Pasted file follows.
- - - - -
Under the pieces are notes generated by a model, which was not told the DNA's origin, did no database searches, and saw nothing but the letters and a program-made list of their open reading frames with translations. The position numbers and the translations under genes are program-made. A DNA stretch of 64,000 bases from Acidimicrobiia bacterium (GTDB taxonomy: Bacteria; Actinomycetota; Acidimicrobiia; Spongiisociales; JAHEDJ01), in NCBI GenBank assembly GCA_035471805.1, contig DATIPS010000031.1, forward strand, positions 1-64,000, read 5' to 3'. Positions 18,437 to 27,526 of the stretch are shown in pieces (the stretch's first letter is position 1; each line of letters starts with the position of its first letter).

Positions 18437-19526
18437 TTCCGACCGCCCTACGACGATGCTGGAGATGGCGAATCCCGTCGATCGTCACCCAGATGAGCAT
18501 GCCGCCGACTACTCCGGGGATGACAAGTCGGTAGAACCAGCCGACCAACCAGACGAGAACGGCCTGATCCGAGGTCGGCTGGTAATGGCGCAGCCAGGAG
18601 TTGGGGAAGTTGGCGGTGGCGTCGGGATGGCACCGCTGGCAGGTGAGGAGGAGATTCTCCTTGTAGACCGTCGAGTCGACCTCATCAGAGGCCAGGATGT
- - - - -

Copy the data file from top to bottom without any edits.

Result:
Under the pieces are notes generated by a model, which was not told the DNA's origin, did no database searches, and saw nothing but the letters and a program-made list of their open reading frames with translations. The position numbers and the translations under genes are program-made. A DNA stretch of 64,000 bases from Acidimicrobiia bacterium (GTDB taxonomy: Bacteria; Actinomycetota; Acidimicrobiia; Spongiisociales; JAHEDJ01), in NCBI GenBank assembly GCA_035471805.1, contig DATIPS010000031.1, forward strand, positions 1-64,000, read 5' to 3'. Positions 18,437 to 27,526 of the stretch are shown in pieces (the stretch's first letter is position 1; each line of letters starts with the position of its first letter).

Positions 18437-19526
18437 TTCCGACCGCCCTACGACGATGCTGGAGATGGCGAATCCCGTCGATCGTCACCCAGATGAGCAT
18501 GCCGCCGACTACTCCGGGGATGACAAGTCGGTAGAACCAGCCGACCAACCAGACGAGAACGGCCTGATCCGAGGTCGGCTGGTAATGGCGCAGCCAGGAG
18601 TTGGGGAAGTTGGCGGTGGCGTCGGGATGGCACCGCTGGCAGGTGAGGAGGAGATTCTCCTTGTAGACCGTCGAGTCGACCTCATCAGAGGCCAGGATGT